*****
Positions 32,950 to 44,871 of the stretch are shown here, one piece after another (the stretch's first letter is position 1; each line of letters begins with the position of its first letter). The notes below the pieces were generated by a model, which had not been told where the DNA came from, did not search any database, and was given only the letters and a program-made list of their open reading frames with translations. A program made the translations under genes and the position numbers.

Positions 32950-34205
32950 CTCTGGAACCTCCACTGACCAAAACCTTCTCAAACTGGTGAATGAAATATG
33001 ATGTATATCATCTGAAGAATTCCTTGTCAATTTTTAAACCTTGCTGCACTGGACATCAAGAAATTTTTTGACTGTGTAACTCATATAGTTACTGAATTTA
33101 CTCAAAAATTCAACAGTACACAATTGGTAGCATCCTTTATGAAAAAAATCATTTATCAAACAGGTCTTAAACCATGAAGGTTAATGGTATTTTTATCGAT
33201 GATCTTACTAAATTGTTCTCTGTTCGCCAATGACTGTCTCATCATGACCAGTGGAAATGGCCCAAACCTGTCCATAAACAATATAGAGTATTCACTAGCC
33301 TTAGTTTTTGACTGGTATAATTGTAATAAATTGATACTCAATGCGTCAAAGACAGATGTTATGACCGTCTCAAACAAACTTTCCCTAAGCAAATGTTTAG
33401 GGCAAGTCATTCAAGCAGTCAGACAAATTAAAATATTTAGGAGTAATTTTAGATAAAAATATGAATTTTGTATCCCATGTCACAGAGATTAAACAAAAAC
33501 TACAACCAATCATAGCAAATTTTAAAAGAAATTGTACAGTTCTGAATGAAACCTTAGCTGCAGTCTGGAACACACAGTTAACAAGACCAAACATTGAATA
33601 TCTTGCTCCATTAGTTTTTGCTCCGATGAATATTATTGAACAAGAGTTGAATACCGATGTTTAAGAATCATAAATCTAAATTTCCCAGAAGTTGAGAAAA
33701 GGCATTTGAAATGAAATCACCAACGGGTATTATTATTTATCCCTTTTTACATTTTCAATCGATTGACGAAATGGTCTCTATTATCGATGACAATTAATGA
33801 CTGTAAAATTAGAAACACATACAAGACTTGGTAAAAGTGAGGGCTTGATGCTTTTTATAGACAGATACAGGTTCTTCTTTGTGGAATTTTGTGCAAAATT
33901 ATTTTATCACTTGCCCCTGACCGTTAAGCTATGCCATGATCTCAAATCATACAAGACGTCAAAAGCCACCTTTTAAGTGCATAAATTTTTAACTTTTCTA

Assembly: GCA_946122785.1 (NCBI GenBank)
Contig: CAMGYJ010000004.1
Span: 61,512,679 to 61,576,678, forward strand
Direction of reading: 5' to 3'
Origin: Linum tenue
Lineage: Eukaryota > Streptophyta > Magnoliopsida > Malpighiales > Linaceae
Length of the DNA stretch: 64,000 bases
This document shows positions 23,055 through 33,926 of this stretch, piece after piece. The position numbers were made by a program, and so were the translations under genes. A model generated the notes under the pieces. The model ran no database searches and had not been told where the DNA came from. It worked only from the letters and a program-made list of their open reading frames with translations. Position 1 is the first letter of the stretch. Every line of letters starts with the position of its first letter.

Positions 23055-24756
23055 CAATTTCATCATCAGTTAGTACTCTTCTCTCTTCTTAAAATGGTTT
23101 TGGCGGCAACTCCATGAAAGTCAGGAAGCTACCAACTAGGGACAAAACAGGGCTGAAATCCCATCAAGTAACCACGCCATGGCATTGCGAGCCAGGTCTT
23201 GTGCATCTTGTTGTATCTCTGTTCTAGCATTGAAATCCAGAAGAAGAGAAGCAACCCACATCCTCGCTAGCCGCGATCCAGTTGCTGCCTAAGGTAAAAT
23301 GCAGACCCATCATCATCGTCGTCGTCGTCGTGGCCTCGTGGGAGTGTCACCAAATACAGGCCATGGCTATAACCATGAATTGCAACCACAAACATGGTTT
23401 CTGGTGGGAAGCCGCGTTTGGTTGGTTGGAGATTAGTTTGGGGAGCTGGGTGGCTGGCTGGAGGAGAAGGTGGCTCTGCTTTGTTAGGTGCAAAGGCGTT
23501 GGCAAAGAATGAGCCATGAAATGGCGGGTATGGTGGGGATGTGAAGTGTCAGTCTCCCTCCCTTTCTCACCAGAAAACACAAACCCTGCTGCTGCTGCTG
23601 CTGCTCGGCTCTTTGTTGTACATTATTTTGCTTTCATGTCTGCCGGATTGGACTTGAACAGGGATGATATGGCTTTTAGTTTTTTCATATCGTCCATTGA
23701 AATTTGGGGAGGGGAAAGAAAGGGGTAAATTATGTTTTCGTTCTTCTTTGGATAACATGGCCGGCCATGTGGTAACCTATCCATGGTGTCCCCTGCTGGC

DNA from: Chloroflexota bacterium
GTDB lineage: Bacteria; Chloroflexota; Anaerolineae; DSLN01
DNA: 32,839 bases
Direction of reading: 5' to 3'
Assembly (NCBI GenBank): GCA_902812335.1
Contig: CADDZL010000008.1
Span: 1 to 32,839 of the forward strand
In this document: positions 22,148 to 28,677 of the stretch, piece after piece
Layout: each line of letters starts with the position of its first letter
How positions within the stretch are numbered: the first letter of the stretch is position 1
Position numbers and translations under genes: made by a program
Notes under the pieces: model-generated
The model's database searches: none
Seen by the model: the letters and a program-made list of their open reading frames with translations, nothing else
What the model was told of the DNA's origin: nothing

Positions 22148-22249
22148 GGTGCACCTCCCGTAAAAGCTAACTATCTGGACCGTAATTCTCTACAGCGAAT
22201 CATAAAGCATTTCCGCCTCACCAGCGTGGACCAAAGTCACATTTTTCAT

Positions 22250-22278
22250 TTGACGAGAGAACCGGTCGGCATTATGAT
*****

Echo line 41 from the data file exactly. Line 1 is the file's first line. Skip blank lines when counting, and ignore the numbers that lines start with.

Position numbers and translations under genes: made by a program